Earlier this month, secret CIA documents became public after WikiLeaks released them in the so-called Vault 7 publication. These documents are part of a bigger series called “Year Zero”, promising to unveil classified spy information.
An interesting part of the Vault 7 documents, is a fascinating guide for CIA agents stationed in Germany. Together, with secret codes and operative information, the documents contain very interesting travel tips, which can easily be used by any regular traveler.
Do your homework:
A CIA agent always needs to be prepared and know more about the destination. Researching, gathering information and checking hotels are some of the essential actions any traveler has to consider. Additionally, secret agent or not, the guide advises to “have a travel credit card. You will need the PIN to get a cash in advance. Advance and conversion fees are accountable on your TDY (temporary duty assignment) voucher.”
Spies also likes deals
According to the CIA, there is nothing wrong with taking advantage of the free-bees. “Flying Lufthansa: Booze is free so enjoy (within reason)!”, the guide says. Also, even supermen need to rest, so: “If you have an overnight flight (most likely), try and get some sleep. It will help you adjust faster to the time difference. (6-7 hours ahead!)”
When in Rome….
Every reliable secret agent has to be able to stay cool, confident and even when in foreign territory to suggest that he “owns the place.” Lots of tourists become an easy target of pick-pocketing and money scams because they arrive at a new destination looking or feeling completely lost. So here is what to do when you arrive at a new place, according to the CIA. Or at least if that new place is in Germany. “Get some Euros from a DeutscheBank ATM (not a Travellex machine… not the same thing). (You remembered your credit card w/ its PIN, right?)”. Then, in the hotel: “never leave anything electronic or sensitive unattended in your hotel room. Also, “If you arrive on a Sunday morning… expect to find most businesses (grocery stores especially) are closed. Some restaurants may be open. Gas stations are not recommended for fine dining. If you arrive on a Monday morning… expect that they might not have a room ready for you at your hotel.”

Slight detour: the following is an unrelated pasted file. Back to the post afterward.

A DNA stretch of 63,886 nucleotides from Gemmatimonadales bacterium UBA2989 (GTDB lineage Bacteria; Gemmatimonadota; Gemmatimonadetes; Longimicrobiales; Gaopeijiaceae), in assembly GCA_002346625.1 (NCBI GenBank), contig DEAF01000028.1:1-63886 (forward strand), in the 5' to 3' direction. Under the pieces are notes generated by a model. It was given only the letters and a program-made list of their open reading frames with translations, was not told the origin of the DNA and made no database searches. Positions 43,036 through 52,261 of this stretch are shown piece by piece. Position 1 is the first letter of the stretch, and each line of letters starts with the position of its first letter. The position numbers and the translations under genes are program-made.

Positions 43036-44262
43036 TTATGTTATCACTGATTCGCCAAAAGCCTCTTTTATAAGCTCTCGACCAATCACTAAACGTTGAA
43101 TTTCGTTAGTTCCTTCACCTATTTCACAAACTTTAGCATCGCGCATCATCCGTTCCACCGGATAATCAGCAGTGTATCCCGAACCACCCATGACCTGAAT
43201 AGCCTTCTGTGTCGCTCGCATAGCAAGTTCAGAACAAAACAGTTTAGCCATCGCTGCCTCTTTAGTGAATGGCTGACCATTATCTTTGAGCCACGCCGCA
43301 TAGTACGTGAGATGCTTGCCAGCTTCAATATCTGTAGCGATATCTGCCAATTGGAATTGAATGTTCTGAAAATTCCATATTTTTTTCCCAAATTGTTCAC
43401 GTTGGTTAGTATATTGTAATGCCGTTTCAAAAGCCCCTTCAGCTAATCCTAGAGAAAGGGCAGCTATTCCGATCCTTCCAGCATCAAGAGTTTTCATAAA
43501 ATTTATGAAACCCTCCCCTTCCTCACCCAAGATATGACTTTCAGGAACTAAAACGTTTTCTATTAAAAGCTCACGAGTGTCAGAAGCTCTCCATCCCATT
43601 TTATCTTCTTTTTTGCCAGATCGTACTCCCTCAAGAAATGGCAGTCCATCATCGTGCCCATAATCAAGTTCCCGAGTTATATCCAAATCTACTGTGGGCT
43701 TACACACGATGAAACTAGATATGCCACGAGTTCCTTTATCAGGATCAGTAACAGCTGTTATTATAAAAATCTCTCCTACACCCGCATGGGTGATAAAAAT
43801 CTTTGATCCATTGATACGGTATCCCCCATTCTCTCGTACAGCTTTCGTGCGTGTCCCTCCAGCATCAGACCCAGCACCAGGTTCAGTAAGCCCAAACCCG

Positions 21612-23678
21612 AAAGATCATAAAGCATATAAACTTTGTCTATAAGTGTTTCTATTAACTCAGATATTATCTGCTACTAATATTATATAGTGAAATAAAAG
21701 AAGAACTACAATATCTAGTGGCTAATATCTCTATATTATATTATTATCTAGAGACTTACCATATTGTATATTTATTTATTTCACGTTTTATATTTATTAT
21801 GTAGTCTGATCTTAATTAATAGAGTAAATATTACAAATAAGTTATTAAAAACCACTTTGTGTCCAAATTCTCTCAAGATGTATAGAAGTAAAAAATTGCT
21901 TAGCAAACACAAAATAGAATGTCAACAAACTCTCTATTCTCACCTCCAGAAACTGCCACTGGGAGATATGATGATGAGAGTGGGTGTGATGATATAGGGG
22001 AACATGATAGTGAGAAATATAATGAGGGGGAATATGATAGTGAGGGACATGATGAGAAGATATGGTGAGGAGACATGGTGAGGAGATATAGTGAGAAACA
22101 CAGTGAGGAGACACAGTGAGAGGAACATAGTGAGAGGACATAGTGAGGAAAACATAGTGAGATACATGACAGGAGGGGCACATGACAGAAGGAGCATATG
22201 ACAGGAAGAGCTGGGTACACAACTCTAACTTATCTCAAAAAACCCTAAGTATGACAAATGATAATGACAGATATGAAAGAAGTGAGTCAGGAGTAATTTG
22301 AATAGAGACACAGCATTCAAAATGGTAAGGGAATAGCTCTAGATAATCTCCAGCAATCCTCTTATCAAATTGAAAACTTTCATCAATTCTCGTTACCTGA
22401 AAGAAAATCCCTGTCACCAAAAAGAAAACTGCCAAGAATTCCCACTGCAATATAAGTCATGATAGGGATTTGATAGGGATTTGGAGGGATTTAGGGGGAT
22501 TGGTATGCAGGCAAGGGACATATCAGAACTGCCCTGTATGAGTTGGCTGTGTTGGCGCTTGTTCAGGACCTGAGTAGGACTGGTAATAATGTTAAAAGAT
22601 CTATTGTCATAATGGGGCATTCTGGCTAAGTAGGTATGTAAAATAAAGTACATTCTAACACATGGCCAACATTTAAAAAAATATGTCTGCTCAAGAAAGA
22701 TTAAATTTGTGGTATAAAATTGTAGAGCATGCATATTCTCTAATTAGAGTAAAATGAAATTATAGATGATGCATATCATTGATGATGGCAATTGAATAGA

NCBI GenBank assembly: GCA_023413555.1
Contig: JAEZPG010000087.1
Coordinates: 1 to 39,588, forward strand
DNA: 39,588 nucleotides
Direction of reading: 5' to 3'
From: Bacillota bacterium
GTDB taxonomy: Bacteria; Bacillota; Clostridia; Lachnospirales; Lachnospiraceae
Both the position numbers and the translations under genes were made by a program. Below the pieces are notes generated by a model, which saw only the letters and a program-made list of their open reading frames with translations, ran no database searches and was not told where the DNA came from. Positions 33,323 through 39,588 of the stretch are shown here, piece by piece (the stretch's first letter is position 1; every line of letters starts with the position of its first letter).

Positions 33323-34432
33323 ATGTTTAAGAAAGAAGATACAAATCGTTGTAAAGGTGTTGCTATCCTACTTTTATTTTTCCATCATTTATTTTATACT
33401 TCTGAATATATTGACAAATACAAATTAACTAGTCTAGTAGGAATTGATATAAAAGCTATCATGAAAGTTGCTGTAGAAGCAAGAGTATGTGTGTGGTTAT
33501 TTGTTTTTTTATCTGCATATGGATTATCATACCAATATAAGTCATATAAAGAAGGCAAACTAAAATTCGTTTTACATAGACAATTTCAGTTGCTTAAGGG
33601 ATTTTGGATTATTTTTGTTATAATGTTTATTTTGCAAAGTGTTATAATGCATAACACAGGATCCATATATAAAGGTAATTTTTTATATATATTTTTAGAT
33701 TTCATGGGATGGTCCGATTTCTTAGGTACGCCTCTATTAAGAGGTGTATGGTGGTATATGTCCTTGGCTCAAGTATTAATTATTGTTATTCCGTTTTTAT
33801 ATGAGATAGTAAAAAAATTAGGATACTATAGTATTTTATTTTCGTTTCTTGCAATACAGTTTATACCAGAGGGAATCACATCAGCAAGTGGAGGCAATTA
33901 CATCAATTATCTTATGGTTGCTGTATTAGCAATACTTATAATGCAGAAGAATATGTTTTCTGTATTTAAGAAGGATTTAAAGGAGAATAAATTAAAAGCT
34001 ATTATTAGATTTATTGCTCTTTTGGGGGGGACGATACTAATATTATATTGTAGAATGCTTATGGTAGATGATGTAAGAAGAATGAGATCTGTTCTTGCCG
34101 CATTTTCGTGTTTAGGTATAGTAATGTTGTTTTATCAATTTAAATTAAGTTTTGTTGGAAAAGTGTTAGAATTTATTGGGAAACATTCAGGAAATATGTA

Further in the guide, there is additional secret agent advice including, how not to blow your cover by using the U-Bahn and buying cheaper tickets on public transport, using the free time for getting to know the area, and avoiding to reveal your colleagues’ undercover status. On the way back, the CIA advises to spend all your local money and buy things from the Duty Free (particularly single malt whiskey) if you are flying overseas “because you’re awesome and you deserve it!”.
If WikiLeaks are right and they have more CIA documents to reveal, we could expect some more travel tips coming from the secret agents. Meanwhile, if you feel like you’d like to ace your traveling more, here some more tips from Drew Dwyear, Marine Corps veteran and former CIA-operative:
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Mr. Dwyear is keeping his blog SOFREP for several years and anyone who is curious to learn some of the secrets of this world can find vast military and investigative information and even buy a t-shirt to support war-veterans.